I’ve begun to hate pixels lately. They’re actually quite evil if for no other reason than they’re simply too easy to quantify and thus be used against us. Pixels have spawned a variable arms race and in their wake left a trail of dead formats and products, all because they eventually didn’t quench are thirst for more. Did these products deserve to die? No, in truth, many of them had nothing wrong with them apart from not possessing enough of the magical squares we’ve come to “understand” and love. But what is a pixel exactly?

Wikipedia defines a pixel as, “a physical point in a raster image or the smallest addressable element in a display device.” It goes on to say that a “pixel is a sample of an original image.” And what is the original image? With regards to digital video, whether it be capture or exhibition, the original image is one that would’ve otherwise been obtained via a film medium -i.e. 35mm film etc. Unlike digital, film has no resolution -it just is, or better still, is all encompassing. Film may have aspect ratios, but those are different from resolution.

You see digital formats are largely based on their approximation of various film formats. For example, 4K is said to have the same “image quality” or “density” of 35mm film, and 2K (HD) is the equivalent of 35mm film projected upon a screen. Sounds great, except that film can be 8K, 16K or even 100K or more, provided you possess the scanning equipment required to digitize said image at such a quality. So again, film has no resolution.

Film also has no compression, sure there are sensitivity issues with regards to certain film stocks but that is not the same as digital compression. Film also doesn’t have a restrictive color space nor does it have sample rates. Because it doesn’t natively have these things it can never be rendered obsolete -though it can degrade over time and with repeat usage. So, film is still as good as it will ever get, where as digital finds itself in a constant race to keep pace.

Now there are benefits to digital, it’s (largely) consistent, easier to store (though longevity isn’t infinite) and more flexible in its everyday use. Digital is great and I for one don’t pray for its demise, nor do I feel that its presence upon the technological landscape is cancerous. That being said it is important to understand just what we’re talking about when we discuss digital video and its supposed superiority, whether it be at the capture and/or exhibition levels. With the advent of digital film and exhibition we’ve introduced new and often confusing variables to the equation; variable such as color space, bit depth compression etc. These are difficult concepts for many to grasp which is why pixels have become so sexy -they’re just numbers. We like numbers. Not only are pixels easy to quantify in numbers; those numbers are easy to convert in order to showcase better or worse. After all the more pixels the better…right?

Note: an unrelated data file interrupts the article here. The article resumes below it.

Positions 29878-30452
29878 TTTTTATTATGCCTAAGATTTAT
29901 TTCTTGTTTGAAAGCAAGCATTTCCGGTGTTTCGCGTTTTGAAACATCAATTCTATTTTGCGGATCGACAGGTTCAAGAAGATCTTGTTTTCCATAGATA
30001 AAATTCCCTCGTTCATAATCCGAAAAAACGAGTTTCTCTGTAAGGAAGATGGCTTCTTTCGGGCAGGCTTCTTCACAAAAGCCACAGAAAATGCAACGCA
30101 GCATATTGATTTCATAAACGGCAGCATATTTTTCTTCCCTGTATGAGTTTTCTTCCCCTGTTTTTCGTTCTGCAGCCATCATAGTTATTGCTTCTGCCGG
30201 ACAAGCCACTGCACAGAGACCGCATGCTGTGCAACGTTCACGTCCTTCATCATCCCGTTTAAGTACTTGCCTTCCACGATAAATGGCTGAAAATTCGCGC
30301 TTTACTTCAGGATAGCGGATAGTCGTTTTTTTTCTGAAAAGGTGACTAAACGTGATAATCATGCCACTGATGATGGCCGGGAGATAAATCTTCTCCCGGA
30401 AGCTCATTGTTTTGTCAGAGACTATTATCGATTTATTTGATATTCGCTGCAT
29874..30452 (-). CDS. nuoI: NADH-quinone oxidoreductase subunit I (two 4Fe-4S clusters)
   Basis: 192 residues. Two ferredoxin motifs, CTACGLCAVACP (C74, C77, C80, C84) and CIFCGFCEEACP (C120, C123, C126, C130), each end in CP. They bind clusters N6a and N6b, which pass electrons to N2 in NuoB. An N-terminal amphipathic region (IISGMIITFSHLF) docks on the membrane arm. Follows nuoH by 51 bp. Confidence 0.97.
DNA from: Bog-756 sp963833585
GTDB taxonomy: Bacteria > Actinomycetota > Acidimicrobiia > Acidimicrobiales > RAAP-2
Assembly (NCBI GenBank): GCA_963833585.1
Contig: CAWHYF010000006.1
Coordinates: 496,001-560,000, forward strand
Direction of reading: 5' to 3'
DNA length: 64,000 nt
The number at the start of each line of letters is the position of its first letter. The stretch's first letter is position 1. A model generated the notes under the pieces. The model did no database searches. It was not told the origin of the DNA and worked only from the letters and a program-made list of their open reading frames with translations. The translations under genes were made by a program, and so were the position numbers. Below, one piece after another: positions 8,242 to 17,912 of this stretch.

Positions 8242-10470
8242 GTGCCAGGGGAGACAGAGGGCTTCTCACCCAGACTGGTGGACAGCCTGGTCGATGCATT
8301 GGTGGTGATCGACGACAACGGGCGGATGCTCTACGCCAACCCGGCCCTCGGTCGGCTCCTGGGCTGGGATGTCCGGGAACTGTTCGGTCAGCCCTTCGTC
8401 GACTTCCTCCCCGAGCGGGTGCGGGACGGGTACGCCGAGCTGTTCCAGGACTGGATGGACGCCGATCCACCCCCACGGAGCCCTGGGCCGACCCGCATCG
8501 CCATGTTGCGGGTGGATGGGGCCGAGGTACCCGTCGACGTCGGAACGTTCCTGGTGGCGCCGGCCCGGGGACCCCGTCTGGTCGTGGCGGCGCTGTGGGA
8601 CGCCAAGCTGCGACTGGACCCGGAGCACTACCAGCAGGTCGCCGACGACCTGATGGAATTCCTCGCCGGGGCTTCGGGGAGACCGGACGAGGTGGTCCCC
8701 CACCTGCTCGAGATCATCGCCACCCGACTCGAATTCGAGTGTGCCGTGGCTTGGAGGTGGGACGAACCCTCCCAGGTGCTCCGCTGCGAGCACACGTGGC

More pixels would equal better if pixels were all we saw, or that our brains cared about when defining quality. Problem is, they aren’t. In truth our eyes and brain respond more favorably to light, contrast and color before pixels. Largely because we don’t see in pixels, we see light, or an absence of, and that helps to inform everything else we perceive in the physical world around us. A digital camera also sees light but rather than “freeze” that image upon a piece of paper or film, it must first translate it into ones and zeros that are later extrapolated by a display. This process obviously happens very quickly and has become increasingly good -though, it can never be true to life. It can never be film.

The problem facing digital is that once the “translation” occurs it’s set in stone. Meaning, if I shoot a scene using a 4K camera that scene will forever be 4K. I can “shrink” it and make it 2K or even standard definition but I can never make it more. So as digital marches on, my once state of the art image will eventually become yesterday’s garbage; antiquated, and collecting dust right alongside film. To make matters worse, much of what truly informs our eye/brain as “better” as it pertains to digital film, has been somewhat constant since the advent of HD, meaning the push for better 4K and even 8K cameras is akin to the megapixel revolution we saw with digital cameras some years ago. Once again more is more, but that doesn’t mean it always results in a better image.

As always I thank you for reading and until next time, take care and stay tuned…

Andrew

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  • cruddypuppy

    Witness the Music Videos made in the 80′s are nearly unwatchable today due to their 4:3 aspect ratio and Low definition. They are lost forever. Compare this with newly converted to HD Star Trek, Leave it to Beaver, Alfred Hitchcock or even Breaking Bad TV shows now available on Netflix. You can see the pock marks on Leonard Nimoy’s face. Breaking Bad is now in 16:9 where the original AMC releases weren’t. On the other hand, still 35mm photography had it’s limitations with contrast ratios and graininess which is a quasi form of a pixel. Try blowing up to any size greater than an 8 x 10″ and the results are surely not HD. Also, We were told previously that 35mm film was the standard for HD set at 720p. from this I gathered that all old Movies and TV shows would convert to that resolution and nothing higher.

  • http://twitter.com/ARobinsonOnline Andrew Robinson

    Can I just say that I love your screen name. Thanks for reading! I appreciate it, have a great day!